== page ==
CAW Approves Camaro Changes

March 12, 2006

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Members of Canadian Auto Workers Local 222 in Oshawa, Ont., have approved a series of work rule changes that could lead to General Motors announcing soon that it plans to move ahead with plans to build a new Chevrolet Camaro.

The Camaro was one of the big favorites of journalists and car buffs at  the North American International Auto Show in Detroit in January. GM's executives have promised they will decide quickly if they will turn the concept Camaro into a production car before end of the decade.

With the feasibility study still in the works, GM negotiators recently settled in for eleven days of intense negotiations with CAW representatives from the Oshawa assembly complex where GM now has three assembly plants. CAW officials have said that the negotiations are a prelude to a decision on actually building the Camaro.

Late last week, the workers at Oshawa voted in favor of what CAW officials described as a cost-saving agreement demanded by GM. The production members of CAW Local 222 voted 74 percent to support the proposal, while skilled trades voted 70 percent. With the union’s acceptance of GM’s demands, GM Canada management should now be in a position to make its pitch for future product allocation from Detroit, said Chris Buckley, president of CAW Local 222.

“Some very difficult decisions have been made, not only by the union leadership, but by our members as well. Without a doubt, this has been a very emotional event.”

The changes will not affect the wages, benefits, pensions, or time off the job for CAW members. However, union officials said that the agreement does make room for as many as 2500 CAW members, nearing retirement age, to leave the GM payroll early.

The changes in the agreement are designed to make the Oshawa facility more competitive in the global market. The complex currently has about 11,000 employees who staff three different assembly plants and other units.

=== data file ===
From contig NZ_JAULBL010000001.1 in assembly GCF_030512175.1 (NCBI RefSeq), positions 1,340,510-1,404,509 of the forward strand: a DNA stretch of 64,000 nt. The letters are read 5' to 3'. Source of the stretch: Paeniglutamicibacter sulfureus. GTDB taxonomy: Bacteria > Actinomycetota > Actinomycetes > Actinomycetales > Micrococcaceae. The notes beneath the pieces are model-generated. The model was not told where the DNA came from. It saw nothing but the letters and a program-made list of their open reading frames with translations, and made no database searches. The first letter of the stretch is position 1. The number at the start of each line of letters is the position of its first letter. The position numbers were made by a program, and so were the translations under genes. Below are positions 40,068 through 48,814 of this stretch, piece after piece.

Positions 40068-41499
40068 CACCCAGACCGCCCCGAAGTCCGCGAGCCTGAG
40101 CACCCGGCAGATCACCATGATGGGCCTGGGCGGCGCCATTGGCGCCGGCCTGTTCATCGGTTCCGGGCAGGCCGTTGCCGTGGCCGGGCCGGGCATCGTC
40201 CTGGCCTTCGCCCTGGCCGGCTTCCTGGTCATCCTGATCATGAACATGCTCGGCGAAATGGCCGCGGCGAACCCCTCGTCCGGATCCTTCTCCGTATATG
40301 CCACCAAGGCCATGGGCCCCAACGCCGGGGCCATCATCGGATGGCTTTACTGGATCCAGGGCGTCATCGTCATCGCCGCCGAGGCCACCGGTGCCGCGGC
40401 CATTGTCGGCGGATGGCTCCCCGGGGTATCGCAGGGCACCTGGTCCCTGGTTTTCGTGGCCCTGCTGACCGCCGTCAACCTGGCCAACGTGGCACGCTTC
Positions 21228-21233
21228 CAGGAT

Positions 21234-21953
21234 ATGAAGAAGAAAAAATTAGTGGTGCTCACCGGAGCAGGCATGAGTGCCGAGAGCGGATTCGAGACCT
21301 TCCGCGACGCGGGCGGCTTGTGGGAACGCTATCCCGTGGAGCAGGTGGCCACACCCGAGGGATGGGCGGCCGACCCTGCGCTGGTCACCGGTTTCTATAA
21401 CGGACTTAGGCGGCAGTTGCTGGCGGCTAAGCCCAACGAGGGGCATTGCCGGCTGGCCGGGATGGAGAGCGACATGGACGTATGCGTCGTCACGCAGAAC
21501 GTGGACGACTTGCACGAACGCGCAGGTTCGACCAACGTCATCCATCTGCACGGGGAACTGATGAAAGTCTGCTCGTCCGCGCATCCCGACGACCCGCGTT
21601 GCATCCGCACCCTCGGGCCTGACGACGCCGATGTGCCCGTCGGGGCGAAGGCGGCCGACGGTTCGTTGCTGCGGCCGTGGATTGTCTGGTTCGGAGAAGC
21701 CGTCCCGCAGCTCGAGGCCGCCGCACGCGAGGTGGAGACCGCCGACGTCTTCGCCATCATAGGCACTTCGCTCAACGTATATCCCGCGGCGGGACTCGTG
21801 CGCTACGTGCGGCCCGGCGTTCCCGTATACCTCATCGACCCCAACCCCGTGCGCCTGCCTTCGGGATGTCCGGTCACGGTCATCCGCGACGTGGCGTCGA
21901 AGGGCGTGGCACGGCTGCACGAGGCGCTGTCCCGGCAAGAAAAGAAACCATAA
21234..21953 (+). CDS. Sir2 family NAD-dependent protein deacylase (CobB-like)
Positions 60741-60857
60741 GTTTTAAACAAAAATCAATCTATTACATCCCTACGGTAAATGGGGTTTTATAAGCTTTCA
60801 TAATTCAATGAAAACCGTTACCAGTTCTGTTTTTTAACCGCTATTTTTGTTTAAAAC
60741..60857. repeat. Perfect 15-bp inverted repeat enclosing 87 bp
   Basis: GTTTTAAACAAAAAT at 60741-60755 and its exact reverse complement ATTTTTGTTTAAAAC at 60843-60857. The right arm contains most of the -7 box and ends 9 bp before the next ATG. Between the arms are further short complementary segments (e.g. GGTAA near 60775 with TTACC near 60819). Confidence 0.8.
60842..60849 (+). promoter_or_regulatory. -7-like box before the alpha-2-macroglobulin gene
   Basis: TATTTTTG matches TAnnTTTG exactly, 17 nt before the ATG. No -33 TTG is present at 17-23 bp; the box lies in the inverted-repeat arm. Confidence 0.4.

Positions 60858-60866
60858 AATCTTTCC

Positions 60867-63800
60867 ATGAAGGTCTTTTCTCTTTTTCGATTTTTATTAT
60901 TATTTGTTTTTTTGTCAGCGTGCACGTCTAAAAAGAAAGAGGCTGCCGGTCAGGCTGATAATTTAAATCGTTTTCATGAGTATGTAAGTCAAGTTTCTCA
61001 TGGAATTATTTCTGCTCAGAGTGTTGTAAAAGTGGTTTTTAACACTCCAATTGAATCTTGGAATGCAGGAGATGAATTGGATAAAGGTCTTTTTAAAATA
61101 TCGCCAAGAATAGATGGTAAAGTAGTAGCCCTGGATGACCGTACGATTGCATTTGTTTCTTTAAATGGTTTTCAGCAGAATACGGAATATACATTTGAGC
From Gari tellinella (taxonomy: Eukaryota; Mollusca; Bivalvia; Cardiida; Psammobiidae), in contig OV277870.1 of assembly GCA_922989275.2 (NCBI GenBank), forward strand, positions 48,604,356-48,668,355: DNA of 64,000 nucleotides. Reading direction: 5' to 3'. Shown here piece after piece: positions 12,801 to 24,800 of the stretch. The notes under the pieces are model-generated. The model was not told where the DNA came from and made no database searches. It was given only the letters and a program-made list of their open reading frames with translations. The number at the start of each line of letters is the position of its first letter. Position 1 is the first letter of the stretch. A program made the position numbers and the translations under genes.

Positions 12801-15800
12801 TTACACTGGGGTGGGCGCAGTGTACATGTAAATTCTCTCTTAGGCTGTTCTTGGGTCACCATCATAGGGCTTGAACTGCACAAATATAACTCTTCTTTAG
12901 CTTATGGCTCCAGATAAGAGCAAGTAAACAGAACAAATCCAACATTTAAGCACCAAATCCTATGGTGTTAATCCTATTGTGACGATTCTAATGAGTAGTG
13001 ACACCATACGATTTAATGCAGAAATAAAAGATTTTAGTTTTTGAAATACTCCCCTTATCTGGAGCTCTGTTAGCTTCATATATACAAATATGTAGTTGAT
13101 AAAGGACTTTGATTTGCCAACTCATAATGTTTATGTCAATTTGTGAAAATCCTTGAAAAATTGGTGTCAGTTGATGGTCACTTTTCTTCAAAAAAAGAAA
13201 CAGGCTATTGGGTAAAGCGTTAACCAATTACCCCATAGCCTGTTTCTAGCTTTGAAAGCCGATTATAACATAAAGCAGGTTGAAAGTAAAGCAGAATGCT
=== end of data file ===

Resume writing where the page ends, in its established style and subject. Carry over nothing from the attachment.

GM said last November that one of the assembly plants in Oshawa will close in 2008 as part of cost-cutting initiatives. Targeted for shutdown is the Oshawa No. 2 plant, which currently builds the Pontiac Grand Prix and Buick LaCrosse/Allure. The No. 1 plant is set to lose assembly of its Chevrolet Monte Carlo and Impala models in 2009 and would pick up the rear-wheel-drive Camaro along with other models under the proposal approved by the CAW. The Monte Carlo and Impala would likely become all-wheel drive.

The CAW says turning Oshawa’s two car factories into one flexible assembly plant that can produce different vehicles would better position GM Canada to secure as much as $701 million in new investment from General Motors.

“We were fortunate in Oshawa to have had the opportunity to work on securing our futures,” Buckley said. “There are a number of GM facilities in North America which will not, and will unfortunately close, putting thousands of working people on the unemployment line. Our members in the vehicle assembly plants and in the parts suppliers deserve a secure future. CAW members at GM have done their part; it’s now time for General Motors to step up to the plate,” said Buckley, who said the Oshawa complex now had a good shot a winning the Camaro work.

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